• Kyodo

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The Chinese Foreign Ministry lodged a direct protest early Sunday against Japan’s leasing of land on three of the five Senkaku Islands, which are also claimed by China and Taiwan, Japanese officials said.

In a phone call to Japan’s ambassador to China, Koreshige Anami, Chinese Vice Foreign Minister Wang Yi urged him to convey to Tokyo that it must correct its action. He said the unilateral step taken by Japan is illegal, void and unacceptable to China, the officials said.

Wang also told Anami that correcting the situation was important for maintaining friendly diplomatic ties, they said.

Anami responded that the Senkaku Islands are Japanese territory and that China’s claims are groundless, and therefore Japan cannot heed the request.

On Friday, Cheng Yonghua, deputy director general of the Asian Affairs Department, filed a protest over the lease with an official at the Japanese Embassy in Beijing. China’s move to directly lodge the complaint with the ambassador indicates that it is stepping up its protest.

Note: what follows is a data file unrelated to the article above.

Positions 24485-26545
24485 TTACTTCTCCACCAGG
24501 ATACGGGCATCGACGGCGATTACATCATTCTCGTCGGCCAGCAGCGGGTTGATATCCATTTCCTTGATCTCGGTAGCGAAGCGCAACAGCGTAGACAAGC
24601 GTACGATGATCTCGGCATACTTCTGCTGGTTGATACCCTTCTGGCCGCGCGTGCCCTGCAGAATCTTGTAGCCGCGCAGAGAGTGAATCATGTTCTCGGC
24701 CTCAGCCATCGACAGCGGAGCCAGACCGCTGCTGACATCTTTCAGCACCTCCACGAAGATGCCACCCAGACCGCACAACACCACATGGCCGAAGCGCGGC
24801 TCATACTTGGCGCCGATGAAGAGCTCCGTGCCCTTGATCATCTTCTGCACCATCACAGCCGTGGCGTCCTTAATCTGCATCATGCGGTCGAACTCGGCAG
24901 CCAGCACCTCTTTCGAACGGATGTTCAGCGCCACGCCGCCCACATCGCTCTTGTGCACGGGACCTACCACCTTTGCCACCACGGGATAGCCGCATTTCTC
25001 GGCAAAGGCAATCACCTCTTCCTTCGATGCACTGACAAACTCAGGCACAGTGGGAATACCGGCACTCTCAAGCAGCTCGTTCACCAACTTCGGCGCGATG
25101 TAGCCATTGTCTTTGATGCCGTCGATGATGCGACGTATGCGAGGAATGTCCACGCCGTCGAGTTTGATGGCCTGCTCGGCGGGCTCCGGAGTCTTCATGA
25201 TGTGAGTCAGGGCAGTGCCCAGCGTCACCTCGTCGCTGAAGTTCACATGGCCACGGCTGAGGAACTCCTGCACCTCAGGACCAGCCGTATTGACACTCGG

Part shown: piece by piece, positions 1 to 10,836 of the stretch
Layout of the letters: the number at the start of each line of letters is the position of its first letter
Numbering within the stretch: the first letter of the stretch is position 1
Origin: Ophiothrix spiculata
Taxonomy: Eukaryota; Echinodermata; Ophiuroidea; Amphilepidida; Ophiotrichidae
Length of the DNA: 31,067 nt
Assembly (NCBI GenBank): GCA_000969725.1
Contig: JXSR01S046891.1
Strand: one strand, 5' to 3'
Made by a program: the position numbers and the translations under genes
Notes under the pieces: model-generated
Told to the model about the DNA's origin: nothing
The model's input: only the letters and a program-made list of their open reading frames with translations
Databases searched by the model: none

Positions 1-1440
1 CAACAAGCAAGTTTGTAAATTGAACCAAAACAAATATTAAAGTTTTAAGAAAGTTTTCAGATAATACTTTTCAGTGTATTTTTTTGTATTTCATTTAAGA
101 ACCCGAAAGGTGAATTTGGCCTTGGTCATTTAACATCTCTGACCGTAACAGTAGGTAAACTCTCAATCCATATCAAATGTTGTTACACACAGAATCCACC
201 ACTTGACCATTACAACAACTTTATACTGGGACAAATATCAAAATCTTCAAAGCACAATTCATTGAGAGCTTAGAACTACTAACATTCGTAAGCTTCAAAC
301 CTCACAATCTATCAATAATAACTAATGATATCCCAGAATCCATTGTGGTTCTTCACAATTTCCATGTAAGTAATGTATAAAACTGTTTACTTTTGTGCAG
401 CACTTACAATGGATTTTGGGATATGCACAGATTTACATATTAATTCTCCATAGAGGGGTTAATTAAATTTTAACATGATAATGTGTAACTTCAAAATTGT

The government registered its one-year lease of Uotsurishima, Minami-Kojima and Kita-Kojima islands in October, retroactively from April 1, 2002. The uninhabited islands are owned by a Japanese citizen, according to registration records in Japan.

Sources said the government intends to renew the 22 million yen contract this year.

The move has sparked protests from China, Taiwan and Hong Kong.

The disputed Senkaku Islands are located in the East China Sea between Taiwan and Okinawa. They are known as the Pinnacle Islands in English, while China refers to them as Diaoyu and Taiwan calls them Tiaoyutai.

China and Taiwan previously criticized Japan for allowing a rightwing group to erect a lighthouse and a Diet member to land on one of the islands.

Japan claimed the islands in 1895 and they were temporarily put under U.S. control after World War II. They were returned to Japanese rule in 1972 when the U.S. returned Okinawa to Japan.

The Japanese Foreign Ministry earlier said the lease was intended for the “effective use of national land.” There is speculation, however, that the government intends to keep the land under its control to prevent its sale to a third party.

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